Of course you will want to check the data from the different media companies and social platforms to ensure it really aligns with who you want to reach. I believe that choosing the right tools and tactics is both a science and a creative art form. (As is copy writing.)
What do you already have?
Also, don’t forget to take account of what you already have in your marketing and communications toolbox. It helps to make a list of resources, tools, and assets that you have. Like an inventory. What is working well for you? What might need to be shifted or augmented? What have you been wanting to develop? This could be segments of your existing email list, subscriptions to content creation and management systems, files of visual assets, a dedicated ad budget, physical and digital marketing materials already in place, or an established following on your digital channels. Even if you’re starting with a robust marketing and communications toolbox, there is almost always opportunity for growth, repurposing, finessing). It also helps to see the gaps: tools or resources that we might want to invent or develop.
Let’s have a little check in. At this point, you have identified:
- The Big Why: the big picture need(s) or issue(s) that you are working to address with this campaign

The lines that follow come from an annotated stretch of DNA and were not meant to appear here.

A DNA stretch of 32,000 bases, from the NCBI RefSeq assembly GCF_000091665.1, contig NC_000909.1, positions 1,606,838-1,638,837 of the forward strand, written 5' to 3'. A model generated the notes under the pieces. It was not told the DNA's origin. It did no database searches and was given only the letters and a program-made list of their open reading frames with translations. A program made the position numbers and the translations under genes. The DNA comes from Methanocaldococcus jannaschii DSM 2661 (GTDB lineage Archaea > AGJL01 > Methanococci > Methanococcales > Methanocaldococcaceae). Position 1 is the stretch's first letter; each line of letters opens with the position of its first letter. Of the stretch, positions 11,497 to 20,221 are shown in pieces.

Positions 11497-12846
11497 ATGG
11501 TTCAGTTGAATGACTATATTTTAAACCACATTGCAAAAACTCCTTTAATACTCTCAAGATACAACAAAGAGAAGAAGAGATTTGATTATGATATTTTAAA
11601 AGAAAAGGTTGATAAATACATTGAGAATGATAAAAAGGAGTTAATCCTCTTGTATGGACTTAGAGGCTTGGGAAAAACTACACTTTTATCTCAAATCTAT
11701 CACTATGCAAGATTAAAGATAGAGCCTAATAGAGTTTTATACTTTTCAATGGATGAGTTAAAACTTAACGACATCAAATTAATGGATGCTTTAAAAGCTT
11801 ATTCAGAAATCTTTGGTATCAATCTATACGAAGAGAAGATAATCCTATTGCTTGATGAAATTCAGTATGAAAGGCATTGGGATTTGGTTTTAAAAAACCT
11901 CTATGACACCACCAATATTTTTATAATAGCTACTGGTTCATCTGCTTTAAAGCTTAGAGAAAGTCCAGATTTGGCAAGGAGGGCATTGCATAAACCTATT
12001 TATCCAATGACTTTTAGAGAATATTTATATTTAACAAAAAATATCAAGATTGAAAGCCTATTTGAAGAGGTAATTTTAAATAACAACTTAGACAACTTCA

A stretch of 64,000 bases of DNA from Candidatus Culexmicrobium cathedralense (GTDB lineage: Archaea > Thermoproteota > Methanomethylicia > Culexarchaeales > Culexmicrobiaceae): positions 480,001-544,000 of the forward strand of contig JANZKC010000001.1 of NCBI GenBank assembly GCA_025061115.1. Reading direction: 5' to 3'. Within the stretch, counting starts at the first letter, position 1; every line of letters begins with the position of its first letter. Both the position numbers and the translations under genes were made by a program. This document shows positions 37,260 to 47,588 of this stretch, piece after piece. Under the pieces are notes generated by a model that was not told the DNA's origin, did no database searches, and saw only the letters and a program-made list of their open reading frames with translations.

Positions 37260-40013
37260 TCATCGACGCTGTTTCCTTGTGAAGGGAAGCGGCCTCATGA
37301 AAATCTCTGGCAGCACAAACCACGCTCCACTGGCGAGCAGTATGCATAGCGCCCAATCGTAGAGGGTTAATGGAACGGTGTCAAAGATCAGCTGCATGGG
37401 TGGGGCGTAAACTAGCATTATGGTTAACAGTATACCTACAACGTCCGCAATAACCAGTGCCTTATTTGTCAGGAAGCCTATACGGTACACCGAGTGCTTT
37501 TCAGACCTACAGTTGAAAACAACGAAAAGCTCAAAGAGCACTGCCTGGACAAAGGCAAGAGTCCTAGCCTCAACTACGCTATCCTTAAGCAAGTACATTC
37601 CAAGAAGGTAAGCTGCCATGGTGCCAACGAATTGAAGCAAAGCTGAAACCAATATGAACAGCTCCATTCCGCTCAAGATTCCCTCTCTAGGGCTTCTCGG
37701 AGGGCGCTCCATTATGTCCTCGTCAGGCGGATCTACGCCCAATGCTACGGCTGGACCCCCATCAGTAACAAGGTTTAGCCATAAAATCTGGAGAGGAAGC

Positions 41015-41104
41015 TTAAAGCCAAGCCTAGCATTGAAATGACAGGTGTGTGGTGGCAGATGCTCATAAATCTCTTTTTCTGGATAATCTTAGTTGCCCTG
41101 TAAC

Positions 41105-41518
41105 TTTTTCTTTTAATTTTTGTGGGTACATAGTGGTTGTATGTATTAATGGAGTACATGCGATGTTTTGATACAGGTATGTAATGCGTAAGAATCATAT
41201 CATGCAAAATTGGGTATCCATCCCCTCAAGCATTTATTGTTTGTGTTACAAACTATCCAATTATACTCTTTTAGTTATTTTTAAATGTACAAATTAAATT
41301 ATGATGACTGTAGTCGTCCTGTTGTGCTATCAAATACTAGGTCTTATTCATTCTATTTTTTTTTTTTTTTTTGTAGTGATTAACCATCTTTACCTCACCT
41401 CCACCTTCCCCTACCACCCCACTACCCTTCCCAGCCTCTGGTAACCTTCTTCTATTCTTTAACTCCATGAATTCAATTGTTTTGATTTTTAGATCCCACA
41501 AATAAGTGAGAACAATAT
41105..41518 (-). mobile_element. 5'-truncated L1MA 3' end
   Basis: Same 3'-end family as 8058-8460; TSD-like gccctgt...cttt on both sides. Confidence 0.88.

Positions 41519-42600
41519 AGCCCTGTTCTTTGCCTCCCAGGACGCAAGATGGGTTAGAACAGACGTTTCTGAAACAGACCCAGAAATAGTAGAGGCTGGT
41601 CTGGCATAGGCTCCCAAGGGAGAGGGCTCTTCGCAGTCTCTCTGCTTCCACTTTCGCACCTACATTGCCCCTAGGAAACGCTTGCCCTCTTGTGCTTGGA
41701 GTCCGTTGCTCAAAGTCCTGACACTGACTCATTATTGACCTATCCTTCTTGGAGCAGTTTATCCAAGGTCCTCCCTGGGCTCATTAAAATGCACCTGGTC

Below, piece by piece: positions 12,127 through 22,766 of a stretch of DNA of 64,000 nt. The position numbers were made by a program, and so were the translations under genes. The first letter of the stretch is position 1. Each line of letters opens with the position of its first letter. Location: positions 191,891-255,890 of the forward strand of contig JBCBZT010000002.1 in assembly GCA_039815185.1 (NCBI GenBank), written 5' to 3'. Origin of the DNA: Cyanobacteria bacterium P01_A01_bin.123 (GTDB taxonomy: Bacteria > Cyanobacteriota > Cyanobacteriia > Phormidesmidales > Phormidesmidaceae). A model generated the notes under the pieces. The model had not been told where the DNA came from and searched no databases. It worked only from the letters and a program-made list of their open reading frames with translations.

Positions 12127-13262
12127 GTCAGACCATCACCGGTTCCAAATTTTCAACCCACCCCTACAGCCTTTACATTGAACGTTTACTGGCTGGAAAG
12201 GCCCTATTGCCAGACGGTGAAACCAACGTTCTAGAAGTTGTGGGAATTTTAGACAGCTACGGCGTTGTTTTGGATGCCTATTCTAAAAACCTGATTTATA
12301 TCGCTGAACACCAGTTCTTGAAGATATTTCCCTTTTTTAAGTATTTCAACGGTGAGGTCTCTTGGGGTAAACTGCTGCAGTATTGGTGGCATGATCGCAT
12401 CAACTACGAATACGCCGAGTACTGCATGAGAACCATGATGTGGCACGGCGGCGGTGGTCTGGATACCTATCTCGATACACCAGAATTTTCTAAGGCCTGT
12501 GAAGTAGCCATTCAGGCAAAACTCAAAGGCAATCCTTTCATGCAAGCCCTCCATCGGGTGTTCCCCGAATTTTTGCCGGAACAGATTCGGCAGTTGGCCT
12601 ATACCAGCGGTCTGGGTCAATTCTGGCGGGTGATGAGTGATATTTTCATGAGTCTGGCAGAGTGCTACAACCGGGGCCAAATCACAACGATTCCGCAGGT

- Your specific objectives for this campaign, and the numbers you will use to measure your success
- Your target markets: the people who will take the action required to make you successful in achieving your goals, and some ideas of where you might find and reach those people
- The tools and tactics you would like to use to connect and communicate with your target market(s) where they already are
You also now have:
- An inventory of resources, tools, and assets you already have, and an assessment of how you can expand or repurpose those already-existing tools and resources
- A brainstorm of ideas for what other tools and tactics might be possible, and what is missing from your toolbox that we might want to invent or develop
Brass Tacks: your budgets & timelines